Can you be a titan of whatever your given passion and enjoy an equally successful romantic partnership—not to mention life?
Related: 8 Traits of Healthy Relationships
Chris Donaghue, Ph.D., a therapist with a practice in Los Angeles, and co-host of CBS’s Loveline with Amber Rose Podcast, has many high-profile and successful clients. He thinks it is possible to have it all.
But it requires both parties to recognize that the relationship takes just as much work as their careers—and an enormous amount of humility.
“Business values are not same as healthy relational values, and they are often in complete opposition,” Donaghue says. “Business often requires no emotionality and is all about being rational, productive and answering, ‘What is this going do for me?’ ” he says. “Personal relationships are the opposite: They are going to do nothing for you! Just being is your only goal, and you often can’t schedule for it. The person who built an empire must unlearn much of what made them so successful if they want their relationship to work.”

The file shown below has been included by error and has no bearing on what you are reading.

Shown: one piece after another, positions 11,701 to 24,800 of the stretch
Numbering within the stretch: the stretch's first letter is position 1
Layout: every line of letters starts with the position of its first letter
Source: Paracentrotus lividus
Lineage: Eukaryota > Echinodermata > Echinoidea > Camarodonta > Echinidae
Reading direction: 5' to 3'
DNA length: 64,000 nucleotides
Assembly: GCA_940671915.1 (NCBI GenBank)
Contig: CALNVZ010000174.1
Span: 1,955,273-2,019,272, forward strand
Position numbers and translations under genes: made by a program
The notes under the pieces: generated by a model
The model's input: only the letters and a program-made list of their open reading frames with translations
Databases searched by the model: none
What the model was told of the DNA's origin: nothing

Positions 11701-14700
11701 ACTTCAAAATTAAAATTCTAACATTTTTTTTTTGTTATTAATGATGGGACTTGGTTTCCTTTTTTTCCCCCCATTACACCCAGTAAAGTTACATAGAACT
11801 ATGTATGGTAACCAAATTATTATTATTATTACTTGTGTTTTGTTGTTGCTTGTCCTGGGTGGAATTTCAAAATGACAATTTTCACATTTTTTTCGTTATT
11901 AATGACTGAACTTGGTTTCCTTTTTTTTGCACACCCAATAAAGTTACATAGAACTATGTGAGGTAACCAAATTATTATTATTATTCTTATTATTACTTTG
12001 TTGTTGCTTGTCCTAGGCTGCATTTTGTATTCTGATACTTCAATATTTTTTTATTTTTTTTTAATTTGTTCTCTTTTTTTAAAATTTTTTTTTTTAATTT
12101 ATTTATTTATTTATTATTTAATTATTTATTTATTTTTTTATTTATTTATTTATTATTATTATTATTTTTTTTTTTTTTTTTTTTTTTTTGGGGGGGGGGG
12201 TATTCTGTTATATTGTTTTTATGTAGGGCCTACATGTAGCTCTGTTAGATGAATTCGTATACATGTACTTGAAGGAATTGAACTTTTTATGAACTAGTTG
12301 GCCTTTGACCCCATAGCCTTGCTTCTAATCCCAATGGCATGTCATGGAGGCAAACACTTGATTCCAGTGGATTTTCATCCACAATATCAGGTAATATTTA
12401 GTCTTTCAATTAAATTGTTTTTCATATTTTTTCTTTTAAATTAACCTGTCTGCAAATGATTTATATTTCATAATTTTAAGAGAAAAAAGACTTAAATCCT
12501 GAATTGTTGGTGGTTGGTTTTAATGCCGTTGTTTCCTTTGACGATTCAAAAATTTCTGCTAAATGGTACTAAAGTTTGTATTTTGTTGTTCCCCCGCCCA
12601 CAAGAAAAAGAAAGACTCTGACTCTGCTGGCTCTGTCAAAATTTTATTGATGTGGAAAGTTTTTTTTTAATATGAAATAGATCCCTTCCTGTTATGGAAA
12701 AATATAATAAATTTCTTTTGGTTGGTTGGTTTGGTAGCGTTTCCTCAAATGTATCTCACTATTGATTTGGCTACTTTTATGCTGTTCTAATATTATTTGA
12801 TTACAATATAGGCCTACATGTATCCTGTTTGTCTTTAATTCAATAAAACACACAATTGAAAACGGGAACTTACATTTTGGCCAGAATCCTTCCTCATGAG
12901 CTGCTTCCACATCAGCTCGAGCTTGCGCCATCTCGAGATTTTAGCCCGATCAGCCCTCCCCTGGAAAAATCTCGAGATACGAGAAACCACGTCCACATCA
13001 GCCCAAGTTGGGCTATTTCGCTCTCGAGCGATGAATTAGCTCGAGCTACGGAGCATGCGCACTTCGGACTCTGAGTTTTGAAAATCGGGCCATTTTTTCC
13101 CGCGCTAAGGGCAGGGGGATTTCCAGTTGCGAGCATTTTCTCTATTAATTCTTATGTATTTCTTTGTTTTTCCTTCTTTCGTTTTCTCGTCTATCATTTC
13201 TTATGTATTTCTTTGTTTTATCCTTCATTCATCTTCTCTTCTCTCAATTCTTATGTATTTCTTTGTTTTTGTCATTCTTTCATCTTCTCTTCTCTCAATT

Professional leaders who also thrive in their personal lives are those who learn to value their partners as an equal—regardless of their social capital, whether financial wealth, connections or physical beauty. “Highly successful people are used to being the most important person in the room, but that doesn’t work at home,” Donaghue says.
Often keeping the relationship alive and healthy might require drastic changes, including in one’s social circle, and ceasing reliance on social media approval. “We are highly influenced by people we surround ourselves with, and an obsession with your social media following that prioritizes cars and vacations and big houses, makes you disconnected from what is important. It is important to have peers who focus on something meaningful in their lives.”
Ironically, Donaghue says that he teaches his highly successful clients how to apply the interpersonal relationship tool to their businesses. “I teach the billionaires who sit in my office that if you listen to your clients’ stories about their grandchildren, and you make them feel human, they are far more likely to buy from you.”
This article originally appeared in the September 2017 issue of SUCCESS magazine.